Blues rugby player Peter Saili is alleged to have beaten a 13-year-old boy whom he caught burgling his home.
Saili is under investigation by police after the incident in Weymouth on June 19.
The teen claims the much larger rugby player punched him in the head, stomped on his head after he fell to the ground, then threw him off the deck.
Saili allegedly paused the attack to call police, then it is claimed he continued to hit him with a vacuum cleaner pipe until he lost consciousness.
The boy was treated at the scene by paramedics before being taken to Middlemore Hospital in a serious condition.
He said he woke hours later, suffering from a perforated eardrum and a badly swollen face.
He spent four days in hospital and had a month off school to recover.
He said he still suffered dizzy spells. "I don't even remember much."
The boy told the Herald on Sunday he had been encouraged to go into the home by two older mates who fled before Saili returned, and had no idea it was owned by the powerful No 8.
He had been about to leave the house with a pair of shoes and some other items when Saili returned.
The teen's brother, 20, said the family were distraught at what had happened.
"My dad was standing right there when the ambulance came to take him away but we had no idea.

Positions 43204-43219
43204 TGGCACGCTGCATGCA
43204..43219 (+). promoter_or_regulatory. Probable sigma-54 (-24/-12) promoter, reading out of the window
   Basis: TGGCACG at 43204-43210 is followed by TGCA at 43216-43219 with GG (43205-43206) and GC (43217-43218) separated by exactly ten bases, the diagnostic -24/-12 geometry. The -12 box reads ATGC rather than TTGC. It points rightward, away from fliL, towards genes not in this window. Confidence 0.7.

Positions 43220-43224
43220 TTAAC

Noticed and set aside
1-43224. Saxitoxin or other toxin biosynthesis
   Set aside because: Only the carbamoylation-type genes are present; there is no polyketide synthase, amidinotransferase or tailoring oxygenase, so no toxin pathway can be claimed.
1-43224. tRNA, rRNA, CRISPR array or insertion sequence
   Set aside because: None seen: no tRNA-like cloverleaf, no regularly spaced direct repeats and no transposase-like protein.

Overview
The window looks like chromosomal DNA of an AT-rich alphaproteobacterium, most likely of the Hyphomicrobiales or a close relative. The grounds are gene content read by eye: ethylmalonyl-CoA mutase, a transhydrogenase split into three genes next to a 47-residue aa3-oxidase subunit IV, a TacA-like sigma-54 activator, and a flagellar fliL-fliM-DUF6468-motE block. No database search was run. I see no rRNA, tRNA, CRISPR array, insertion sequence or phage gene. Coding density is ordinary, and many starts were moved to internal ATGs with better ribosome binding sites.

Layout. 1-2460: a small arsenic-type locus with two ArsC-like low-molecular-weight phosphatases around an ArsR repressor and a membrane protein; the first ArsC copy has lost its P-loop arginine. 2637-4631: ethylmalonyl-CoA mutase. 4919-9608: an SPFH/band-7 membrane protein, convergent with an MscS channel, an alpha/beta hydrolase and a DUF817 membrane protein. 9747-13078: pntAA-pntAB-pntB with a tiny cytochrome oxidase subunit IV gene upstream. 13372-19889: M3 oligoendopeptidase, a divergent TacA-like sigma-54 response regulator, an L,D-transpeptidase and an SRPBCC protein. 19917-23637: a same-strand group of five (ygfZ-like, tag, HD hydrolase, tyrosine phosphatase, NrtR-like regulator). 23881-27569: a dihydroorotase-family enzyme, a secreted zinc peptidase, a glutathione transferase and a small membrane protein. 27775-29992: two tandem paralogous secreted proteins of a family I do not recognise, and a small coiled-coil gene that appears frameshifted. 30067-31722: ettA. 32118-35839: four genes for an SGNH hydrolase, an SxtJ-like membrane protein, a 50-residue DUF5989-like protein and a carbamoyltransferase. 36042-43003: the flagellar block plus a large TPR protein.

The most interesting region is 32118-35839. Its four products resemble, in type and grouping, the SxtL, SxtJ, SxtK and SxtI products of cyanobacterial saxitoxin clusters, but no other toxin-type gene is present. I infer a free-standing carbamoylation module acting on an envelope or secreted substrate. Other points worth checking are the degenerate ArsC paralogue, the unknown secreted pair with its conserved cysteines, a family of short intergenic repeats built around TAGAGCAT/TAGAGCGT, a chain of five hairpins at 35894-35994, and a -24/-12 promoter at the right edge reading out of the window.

"Then the police came and told us. My dad nearly collapsed when he heard."
The older brother said he was "pissed off" about the alleged viciousness of Saili's reaction.
"He should have left it to the police. He went too far."
He said police told him Saili may not face charges.
"We heard he was worried about the effect it would have on his rugby career. He should have thought of that before."
Detective Inspector Dave Lynch said the police investigation was finished and a file was being prepared for legal opinion. Saili bought the home in Weymouth last year.
Saili did not respond to interview requests.
Under the Crimes Act, a person finding a burglar on their property may make an arrest until police arrive.
Reasonable force is permitted in self-defence, and people are justified in using "such force as is necessary" to prevent the forcible breaking and entering of their home.